Deep Doubts & Open Wounds


I remember my first lengthy introduction to the kings of Israel as I poured over our family’s paperback copy of The Picture Bible. I was so impressed with Solomon: his wisdom, his wealth, his devotion to God. So when it came to the part of the story where the author must divulge the news that his wives turned his heart after other gods, I simply refused to believe what the text said. This was a picture Bible after all. Probably the cartoonist and author got a little carried away in their interpretation of the original story. I anxiously awaited the arrival home of my dad and brother (because they were the ultimate authority in my mind).

I sat on the floor of the living room, hunched over the Bible I’d been reading for hours, disbelieving the disturbing end to an epic life that was drawn and dramatized before me. My dad and brother stepped through the front door.


“This isn’t true, is it?” I queried, pointing to the picture of Solomon worshipping a graven image. My question presupposed the answer. I wanted my hero to end well. But my refusal to disbelieve the facts did nothing to change the story.

It only served as a prediction of the way I would receive facts in the future. I would doubt them.

The disciple Thomas always gets a bad rap. We call him “Doubting Thomas” (even though every single disciple, save the Beloved, doubted Christ’s resurrection until they actually saw Him). We’re a bit smug in our christening Doubting Thomas in this way. We surely wouldn’t have doubted the risen Christ, would we? No, we would have believed. We would have raced to get to the Empty Tomb first.

Or would we?

I know I wouldn’t have believed. Thomas doubted. Doubted the validity of Christ’s claims about Who He said He was. Doubted Christ’s prophecies about His rising from the dead. And obviously doubted his comrades when they began to tell, in their fevered pitches and hushed expressions, that Jesus was indeed risen from the dead.

Thomas stood with crossed arms and a cocked head and a solemn, cynical expression. To believe would mean to hope. And hope hurt. He couldn’t hope that his Teacher and Friend was alive and well.

No, instead Thomas just didn’t show up to some of the secret meetings where the disciples convened behind locked doors. This was the same Thomas who had wanted to go with Jesus to Lazarus’s tomb, thinking that all the disciples could go and die alongside Jesus (John 11:16). The other disciples had tried to talk Jesus out of returning to Judea (John 11:8). Thomas wasn’t afraid to ask the hard questions. During the Last Supper, Thomas had been the only disciple that was willing to voice their uncertainty about where Jesus was going. Had Thomas not spoken up, we wouldn’t have Christ’s words, “I am the way, the truth, and the life” (John 14:6).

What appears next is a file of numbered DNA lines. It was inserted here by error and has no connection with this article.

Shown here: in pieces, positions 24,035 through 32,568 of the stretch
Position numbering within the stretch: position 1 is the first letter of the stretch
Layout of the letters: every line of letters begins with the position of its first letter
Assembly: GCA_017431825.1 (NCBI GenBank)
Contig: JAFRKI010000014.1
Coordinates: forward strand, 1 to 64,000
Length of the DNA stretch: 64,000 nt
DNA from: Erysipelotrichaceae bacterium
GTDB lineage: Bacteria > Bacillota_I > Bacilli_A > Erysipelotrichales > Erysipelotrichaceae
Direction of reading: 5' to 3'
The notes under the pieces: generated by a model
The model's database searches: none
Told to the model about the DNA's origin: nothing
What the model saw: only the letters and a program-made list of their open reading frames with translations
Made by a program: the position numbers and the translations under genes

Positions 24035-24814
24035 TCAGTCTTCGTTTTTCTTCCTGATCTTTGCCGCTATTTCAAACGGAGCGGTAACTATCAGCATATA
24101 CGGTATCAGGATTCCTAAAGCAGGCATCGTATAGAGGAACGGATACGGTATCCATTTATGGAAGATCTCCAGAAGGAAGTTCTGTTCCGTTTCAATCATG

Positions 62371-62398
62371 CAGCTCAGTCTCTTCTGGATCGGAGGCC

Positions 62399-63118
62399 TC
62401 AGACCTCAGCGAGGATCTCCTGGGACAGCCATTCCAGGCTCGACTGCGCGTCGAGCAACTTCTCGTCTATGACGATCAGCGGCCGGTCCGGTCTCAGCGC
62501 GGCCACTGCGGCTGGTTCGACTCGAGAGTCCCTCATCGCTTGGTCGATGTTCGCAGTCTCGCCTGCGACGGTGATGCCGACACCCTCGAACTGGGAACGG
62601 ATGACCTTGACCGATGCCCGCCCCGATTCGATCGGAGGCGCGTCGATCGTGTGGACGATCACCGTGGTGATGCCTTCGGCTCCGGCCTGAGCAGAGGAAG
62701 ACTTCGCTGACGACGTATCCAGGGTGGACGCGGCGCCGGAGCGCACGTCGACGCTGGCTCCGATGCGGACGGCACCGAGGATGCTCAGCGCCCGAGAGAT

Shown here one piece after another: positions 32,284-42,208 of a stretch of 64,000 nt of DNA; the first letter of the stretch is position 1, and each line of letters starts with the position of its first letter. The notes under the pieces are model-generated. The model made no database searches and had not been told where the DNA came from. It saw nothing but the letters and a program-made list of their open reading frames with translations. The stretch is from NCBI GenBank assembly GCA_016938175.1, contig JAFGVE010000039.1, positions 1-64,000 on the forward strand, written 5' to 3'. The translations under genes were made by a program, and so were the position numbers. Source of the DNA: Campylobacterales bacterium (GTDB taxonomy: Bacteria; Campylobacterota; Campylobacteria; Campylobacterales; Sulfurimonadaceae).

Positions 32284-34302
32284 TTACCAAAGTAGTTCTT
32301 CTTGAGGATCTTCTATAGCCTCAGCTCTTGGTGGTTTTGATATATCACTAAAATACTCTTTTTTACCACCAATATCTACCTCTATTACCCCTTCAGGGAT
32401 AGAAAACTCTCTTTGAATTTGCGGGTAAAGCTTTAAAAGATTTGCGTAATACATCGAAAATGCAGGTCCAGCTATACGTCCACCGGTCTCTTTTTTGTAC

But the hard questions are over. Now the disciples are meeting, chattering about the risen Christ, and Thomas isn’t among them.


Believing and hoping is painful. Maybe that pain was too much for Thomas. We cannot know for certain.

I can only speak for myself. And the honest truth is that sometimes hoping is too much. It is easier to go on with life as it is than to believe for great miracles, easier to settle for the way things have turned out than to believe that things could be turning.

Believing and hoping is painful. Maybe that pain was too much for Thomas.

Thomas made an audacious proposal in his open disbelief when his fellow disciples told him with wide eyes, “We have seen the Lord.” Thomas stood unmoved. He just simply said that he refused to believe it unless he could place his own fingers on and in those red and raw wounds.

Now the Risen Christ and the Doubting Disciple are to meet. Christ comes, scarred and wounded and with fresh blood in His untreated and open wounds.


Christ crosses the room where Thomas stands, still disbelieving. Instead of just letting Thomas see Him, breathing on him, shaking his hand, or embracing him, Christ does the one thing He know will squelch the disbelief that has simmered in the heart of Thomas for so many days.

He willingly stretches His torn and tender hands towards the trembling Thomas and invites the hands of the Cynic to touch the scars of the Savior. He silently parts the robe that covers His side and dares the calloused hands of a Skilled Laborer to plunge into the heart of a Rended Redeemer.

My mind can’t help but wonder if that touching and plunging and grasping only stirred the smarting senses of fissured flesh. We know of no other disciple who knew Jesus in this way after the Resurrection.

The disciple who doubted Christ the most deeply came to know Him the most intimately.

Though Christ’s final words to Thomas commended those who are able to believe without the aid of sight and sense, I hear no reprimanding overtones in His statements to Thomas. Christ kneels before Thomas, His wounds still open and inviting, and a man who has doubted Him for days finds healing for his disbelief in those open wounds. And Christ invited those doubts.

The disciple who doubted Christ the most deeply came to know Him the most intimately.

He knew His wounds ran deep enough to satisfy the deeply-running disbelief.

It is in bringing our most heartrending doubts to Him that our hands will plunge again the depths which Thomas once plummeted, and we will touch the heart of the Wounded Healer.

And those wounds will be enough.


Photos: Merilee Barnard

The Picture Bible (the one in the pictures. The same one I read as a kid). Script by Iva Hoth. Illustrations by Andre Le Blanc. Bible editor, C. Evan Olmstead, Ph.D. Chariot Books from David C. Cook Publishing Company. 1978.